Tuesday, June 20, 2017

Review: FATEFUL MORNINGS

FATEFUL MORNINGS by Tom Bouman (WW Norton Company, 2017)

Reviewed by Craig Sisterson

In Wild Thyme, Pennsylvania, summer has brought Officer Henry Farrell nothing but trouble. Heroin has arrived with a surge in burglaries and other crime. When local carpenter Kevin O’Keeffe admits that he shot a man and that his girlfriend, Penny, is missing, the search leads the small-town cop to an industrial vice district across state lines that has already ensnared more than one of his neighbors. With the patience of a hunter, Farrell ventures into a world of shadow beyond the fields and forests of home.

We’ve had to wait around three years for a sequel to Bouman’s exquisite, mesmerizing debut Dry Bones in the Valley (2014), which deservedly won the Edgar Award for Best First Novel and the LA Times Prize, among other accolades. That was a novel that made you sit up and take notice, the crime writing equivalent of a late summer lightning strike as you were peacefully watching rain pockmark the surface of a lake in the woods. As a fan of rural noir, Bouman's debut immediately put him on my 'must-read-whatever-they-put-out-next' list. And then I waited...

Now at last we’re back alongside Office Henry Farrell on his beat among the backwoods and byways of rural Pennsylvania. Farrell is having a trouble-filled summer in his small township of Wild Thyme. While he’d rather be hunting turkey, drinking IPAs, and playing his fiddle, instead he’s busy dealing with the arrival of heroin, a surge in burglaries, and an adulterous fling from which he can’t seem to extract himself. Meanwhile the shadow of his wife still haunts the widower.

When local handyman Kevin O’Keeffe’s drug-addled girlfriend disappears from their trailer, and O’Keeffe gives a rambling semi-confession to maybe shooting a man, Farrell’s life gets even more complicated. He’s pulled in all sorts of directions by the various powers and influences in his community, as he tries to sort the truth from everything that obscures. And there's a lot that obscures. His investigations take him across the state border to the backcountry equivalent of vice-filled back alleyways, as well as digging without much success into the lives of the eclectic folk in his patch.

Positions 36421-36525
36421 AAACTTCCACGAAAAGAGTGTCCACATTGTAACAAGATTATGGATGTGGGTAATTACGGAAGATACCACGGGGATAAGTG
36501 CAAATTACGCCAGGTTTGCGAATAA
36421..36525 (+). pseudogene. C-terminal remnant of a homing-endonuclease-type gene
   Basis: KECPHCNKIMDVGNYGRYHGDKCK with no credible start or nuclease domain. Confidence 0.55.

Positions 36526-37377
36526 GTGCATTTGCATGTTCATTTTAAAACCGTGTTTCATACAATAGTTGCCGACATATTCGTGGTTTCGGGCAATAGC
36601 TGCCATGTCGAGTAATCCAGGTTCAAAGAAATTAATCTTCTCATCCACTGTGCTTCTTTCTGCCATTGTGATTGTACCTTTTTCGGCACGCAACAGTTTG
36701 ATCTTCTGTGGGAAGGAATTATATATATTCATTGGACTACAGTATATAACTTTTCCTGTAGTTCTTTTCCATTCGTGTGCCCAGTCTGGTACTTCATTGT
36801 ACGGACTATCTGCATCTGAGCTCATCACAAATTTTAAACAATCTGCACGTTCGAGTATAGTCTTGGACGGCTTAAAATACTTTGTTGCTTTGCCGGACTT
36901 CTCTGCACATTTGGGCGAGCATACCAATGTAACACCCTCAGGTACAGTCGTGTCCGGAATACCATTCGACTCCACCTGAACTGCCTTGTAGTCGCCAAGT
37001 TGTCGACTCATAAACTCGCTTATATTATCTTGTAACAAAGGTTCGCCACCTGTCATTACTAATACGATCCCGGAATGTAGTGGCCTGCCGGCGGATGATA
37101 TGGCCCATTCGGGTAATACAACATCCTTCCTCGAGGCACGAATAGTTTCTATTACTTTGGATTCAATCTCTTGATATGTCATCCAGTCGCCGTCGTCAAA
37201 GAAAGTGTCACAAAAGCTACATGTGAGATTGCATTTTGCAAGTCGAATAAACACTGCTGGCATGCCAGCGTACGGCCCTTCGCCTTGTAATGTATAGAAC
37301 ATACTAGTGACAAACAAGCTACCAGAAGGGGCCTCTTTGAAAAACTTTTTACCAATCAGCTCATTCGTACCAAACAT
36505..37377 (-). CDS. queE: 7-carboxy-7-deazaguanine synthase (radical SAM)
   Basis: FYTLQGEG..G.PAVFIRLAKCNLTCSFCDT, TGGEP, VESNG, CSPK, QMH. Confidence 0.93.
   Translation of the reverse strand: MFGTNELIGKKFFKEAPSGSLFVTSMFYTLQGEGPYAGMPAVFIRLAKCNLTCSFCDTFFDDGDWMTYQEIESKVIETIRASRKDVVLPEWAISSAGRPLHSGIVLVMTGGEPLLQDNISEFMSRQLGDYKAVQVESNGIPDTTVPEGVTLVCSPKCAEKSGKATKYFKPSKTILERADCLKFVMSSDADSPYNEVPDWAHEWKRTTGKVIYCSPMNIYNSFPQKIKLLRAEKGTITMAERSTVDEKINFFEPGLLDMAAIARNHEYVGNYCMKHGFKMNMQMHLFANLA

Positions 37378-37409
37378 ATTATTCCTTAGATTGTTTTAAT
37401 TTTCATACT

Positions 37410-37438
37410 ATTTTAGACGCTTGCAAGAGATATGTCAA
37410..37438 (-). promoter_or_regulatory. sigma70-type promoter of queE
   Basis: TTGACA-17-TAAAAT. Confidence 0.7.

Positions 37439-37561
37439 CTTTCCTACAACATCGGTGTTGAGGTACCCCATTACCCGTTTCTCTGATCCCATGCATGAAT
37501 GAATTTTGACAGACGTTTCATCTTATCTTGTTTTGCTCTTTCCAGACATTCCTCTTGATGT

Fateful Mornings is an interesting, at times frustrating, read.

Bouman’s elegant prose and knack for evoking backcountry life in vivid detail is again on show, but this sophomore effort lacks the tension and narrative drive of his debut.

Dry Bones in the Valley earned comparisons to rural noir masters like John Hart and James Lee Burke, but in Fateful Mornings Bouman veers more towards James Sallis territory, with formless and meandering plotting, in among lots of lovely description and characterization. He doesn’t quite, yet, have Sallis’ touch for making that work, but there’s still plenty of quality here.


The plotline is not so much two steps forward, one step back, as one step forward, three to the side, circle back around, and bow to your partner. Bouman's writing is elegant, poetic, and unique, and there are interesting strands of philosophy and different ways of looking at the world threaded throughout, but I can imagine that many readers may find the storyline's looseness off-putting.

I couldn't quite make up my own mind about it, but in the end felt like I admired what Bouman was trying to do rather than being fully engaged in his telling of the tale.

Craig Sisterson is a lapsed lawyer who writes features for leading magazines and newspapers in several countries. He has interviewed more than 180 crime writers, discussed crime writing onstage at festivals in Europe and Australasia, on national radio, is a judge of the McIlvanney Prize, and is the Judging Convenor of the Ngaio Marsh Awards. You can follow him on Twitter: @craigsisterson

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